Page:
Innovation does not mean making an impact at any cost. In Islam, the end does not justify the means. Instead, the means should also be in conformity with Islamic teachings. Innovation and revival of waqf is a noble and well-rooted goal from Islamic jurisprudence and maqāṣid sharīʿah perspective. This goal should be achieved via the tools and media approved by Sharīʿah. Put simply, it needs to be without derailing from the waqf-related jurisprudential rules and Sharīʿah’s objectives.

Any innovation in waqf needs a solid and systematic jurisprudential grounding because waqf, first and foremost, is an Islamic religious institution. The innovation should focus on realising the objectives of waqf. It entails the creative role of the institutional and legal systems.

Prerequisites of Innovation

The comprehension of Sharīʿah objectives is crucial for the proper and efficient Islamic legal interpretation, also, it helps in choosing and benefitting from the works of early scholars in terms of their suitability in contemporary times. It indeed facilitates finding Islamic juristic perspectives on new issues which do not have a clear and direct ruling from the Quran and Sunnah. In addition, it appears inevitable in the prioritisation between conflicting interests. This juristic skill is inevitable in introducing and producing any innovation in waqf. Not only in waqf, but this skill is also unavoidable for alteration, adjustment and innovation in any field as well.

In the wake of introducing the innovations, the authorities should heed people’s concerns in digesting the new methods and confirming their validities from a religious perspective. As part of exploring the innovations, the various advanced waqf practices in different regions must be studied. People’s trust in waqf and its administration is crucial in bringing about changes and innovation in waqf. People need to be adequately enlightened about the potentiality of waqf. For that authoritative religious leadership is crucial.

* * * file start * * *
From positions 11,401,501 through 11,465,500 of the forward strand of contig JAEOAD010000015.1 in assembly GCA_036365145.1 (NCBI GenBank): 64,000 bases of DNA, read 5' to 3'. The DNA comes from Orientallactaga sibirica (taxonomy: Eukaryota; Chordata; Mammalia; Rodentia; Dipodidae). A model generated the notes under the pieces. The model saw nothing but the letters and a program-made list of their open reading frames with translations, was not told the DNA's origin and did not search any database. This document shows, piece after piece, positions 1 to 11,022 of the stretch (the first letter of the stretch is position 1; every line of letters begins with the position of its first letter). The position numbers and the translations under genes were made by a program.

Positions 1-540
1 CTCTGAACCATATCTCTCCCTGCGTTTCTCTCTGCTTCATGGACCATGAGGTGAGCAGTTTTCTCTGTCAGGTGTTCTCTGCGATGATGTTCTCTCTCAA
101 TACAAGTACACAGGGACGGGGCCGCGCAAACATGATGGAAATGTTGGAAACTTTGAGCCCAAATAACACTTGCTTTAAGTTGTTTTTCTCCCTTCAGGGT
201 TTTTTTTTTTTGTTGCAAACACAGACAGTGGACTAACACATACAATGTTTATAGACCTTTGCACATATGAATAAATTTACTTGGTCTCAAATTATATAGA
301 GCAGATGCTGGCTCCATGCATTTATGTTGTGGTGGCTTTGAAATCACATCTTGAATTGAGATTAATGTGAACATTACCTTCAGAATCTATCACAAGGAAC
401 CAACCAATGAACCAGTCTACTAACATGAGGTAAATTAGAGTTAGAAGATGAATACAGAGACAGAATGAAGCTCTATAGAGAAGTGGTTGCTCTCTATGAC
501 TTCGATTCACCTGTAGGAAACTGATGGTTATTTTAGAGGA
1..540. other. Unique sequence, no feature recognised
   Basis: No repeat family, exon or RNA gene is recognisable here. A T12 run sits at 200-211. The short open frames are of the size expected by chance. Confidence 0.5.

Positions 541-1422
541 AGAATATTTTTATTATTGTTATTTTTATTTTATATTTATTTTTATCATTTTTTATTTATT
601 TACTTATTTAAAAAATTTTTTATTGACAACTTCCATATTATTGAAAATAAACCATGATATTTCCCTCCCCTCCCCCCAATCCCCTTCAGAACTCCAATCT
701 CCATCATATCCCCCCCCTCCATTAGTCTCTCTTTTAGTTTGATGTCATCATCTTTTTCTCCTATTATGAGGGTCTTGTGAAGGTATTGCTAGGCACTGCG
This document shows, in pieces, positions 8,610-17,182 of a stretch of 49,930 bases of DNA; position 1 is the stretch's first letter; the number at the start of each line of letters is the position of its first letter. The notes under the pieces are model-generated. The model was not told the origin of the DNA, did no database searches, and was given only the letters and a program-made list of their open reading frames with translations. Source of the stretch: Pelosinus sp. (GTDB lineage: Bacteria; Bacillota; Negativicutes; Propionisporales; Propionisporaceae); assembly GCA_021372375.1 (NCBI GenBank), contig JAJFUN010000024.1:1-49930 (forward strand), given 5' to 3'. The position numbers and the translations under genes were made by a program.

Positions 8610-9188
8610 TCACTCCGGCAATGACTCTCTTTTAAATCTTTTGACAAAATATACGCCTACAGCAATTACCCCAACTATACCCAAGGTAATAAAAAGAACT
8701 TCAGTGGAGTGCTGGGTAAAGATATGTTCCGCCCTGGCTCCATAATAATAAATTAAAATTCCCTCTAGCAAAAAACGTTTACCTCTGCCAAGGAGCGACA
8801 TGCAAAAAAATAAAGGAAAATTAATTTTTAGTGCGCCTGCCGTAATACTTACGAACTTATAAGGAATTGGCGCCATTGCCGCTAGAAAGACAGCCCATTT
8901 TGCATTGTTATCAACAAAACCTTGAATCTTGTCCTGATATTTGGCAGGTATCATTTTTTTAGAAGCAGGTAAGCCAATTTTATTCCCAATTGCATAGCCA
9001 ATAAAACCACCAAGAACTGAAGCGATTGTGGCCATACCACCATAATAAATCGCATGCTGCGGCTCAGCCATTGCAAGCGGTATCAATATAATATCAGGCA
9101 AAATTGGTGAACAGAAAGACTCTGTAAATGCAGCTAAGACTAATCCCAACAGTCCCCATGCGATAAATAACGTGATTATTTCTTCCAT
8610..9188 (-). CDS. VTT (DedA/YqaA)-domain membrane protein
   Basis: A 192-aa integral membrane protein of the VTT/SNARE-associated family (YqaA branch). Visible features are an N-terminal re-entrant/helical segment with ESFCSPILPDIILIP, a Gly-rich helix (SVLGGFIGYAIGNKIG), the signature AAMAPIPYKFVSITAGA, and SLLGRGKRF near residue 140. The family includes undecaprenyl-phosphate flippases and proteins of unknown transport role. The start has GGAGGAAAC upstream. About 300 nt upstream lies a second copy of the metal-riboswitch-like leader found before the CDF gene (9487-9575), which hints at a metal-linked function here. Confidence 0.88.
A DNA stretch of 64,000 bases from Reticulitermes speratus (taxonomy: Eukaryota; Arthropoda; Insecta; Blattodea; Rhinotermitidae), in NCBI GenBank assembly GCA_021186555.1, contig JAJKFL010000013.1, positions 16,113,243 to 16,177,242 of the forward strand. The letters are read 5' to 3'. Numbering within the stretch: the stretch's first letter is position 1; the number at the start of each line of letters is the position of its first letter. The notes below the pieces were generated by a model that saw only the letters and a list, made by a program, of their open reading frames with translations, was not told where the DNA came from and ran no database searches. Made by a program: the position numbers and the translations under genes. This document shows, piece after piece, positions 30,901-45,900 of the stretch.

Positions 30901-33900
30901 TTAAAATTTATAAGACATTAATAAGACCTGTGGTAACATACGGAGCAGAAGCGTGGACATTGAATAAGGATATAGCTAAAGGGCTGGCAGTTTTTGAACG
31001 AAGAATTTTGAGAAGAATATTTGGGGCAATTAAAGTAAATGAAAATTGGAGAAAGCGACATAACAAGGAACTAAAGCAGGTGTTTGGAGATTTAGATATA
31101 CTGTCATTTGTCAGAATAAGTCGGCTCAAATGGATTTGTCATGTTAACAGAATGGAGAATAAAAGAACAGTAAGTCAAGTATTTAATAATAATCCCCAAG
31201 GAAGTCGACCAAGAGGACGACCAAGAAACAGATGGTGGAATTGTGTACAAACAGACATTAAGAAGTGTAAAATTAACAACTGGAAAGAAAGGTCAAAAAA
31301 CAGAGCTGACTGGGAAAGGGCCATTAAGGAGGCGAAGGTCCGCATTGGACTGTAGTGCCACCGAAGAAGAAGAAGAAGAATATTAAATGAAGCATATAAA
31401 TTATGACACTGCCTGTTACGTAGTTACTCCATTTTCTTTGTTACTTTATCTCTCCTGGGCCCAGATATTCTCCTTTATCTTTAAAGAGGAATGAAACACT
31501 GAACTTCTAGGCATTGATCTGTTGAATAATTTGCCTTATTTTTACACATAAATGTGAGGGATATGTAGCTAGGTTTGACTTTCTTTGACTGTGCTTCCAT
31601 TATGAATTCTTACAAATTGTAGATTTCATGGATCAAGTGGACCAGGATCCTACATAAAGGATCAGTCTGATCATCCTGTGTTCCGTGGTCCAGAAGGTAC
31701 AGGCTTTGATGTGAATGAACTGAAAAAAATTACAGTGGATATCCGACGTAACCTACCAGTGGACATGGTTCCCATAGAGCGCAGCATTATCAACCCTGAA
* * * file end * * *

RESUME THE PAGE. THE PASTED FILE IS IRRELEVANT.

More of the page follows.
The facts below are the prerequisite for the revival and innovation of the waqf:

  1. Retrieval of misappropriated waqf.
  2. Documentation of undocumented waqf properties.
  3. Mass awareness about the importance of waqf.
  4. Designing a juristic framework for Sharīʿah compliant application.
  5. Scholarly research and scientific studies exist in the state of waqf in each region because each area got its own stories.
  6. Planning because planning will take time and not-planning will take more time.
  7. Winning the trust of people.
  8. Publicity and mass awareness.
  9. Conducting surveys among the beneficiaries.
  10. Formulation of proper policies.
  11. Adequate infrastructure for governance purposes.
  12. Honest, trustworthy and governance free from corruption and mismanagement.
  13. Waqf should be protected from being prone to aggravated risks.
  14. Attending to the needs of vulnerable strata of society.

(This article is part of a research work which was originally published on AWQAF Journal, (44). pp. 14-52. ISSN 1609-4662, published from Kuwait).


[i] Ibn Qayyim al-Jawziyyah, Iʿlām al-Muwaqqiʿīn ʿan Rabb al-ʿĀlamīn, (Dār ibn al-Jawzī, 1423 AH), vol 4, p 337.

[ii] Ibn Bayyah, ʿAlāqat Maqāṣid al-Sharʿ bi Uṣūl al-Fiqh, p. 14-21.

[iii] ʿAbd al-Malik bin ʿAbd Allāh Al-Juwaynī, al-Burhān fī Uṣūl al-Fiqh (Beirut: Dār Iḥyā’ al-Turāth al-ʿArabī, 2002), vol 1, p. 91.

About the author

Sayyed Mohamed Muhsin, PhD is Assistant Professor of Islamic jurisprudence at the International Islamic University Malaysia (IIUM), Kuala Lumpur. He also serves as Editor-in-Chief of Islamonweb-English (


The views expressed in this article are the author’s own and do not necessarily mirror Islamonweb’s editorial stance.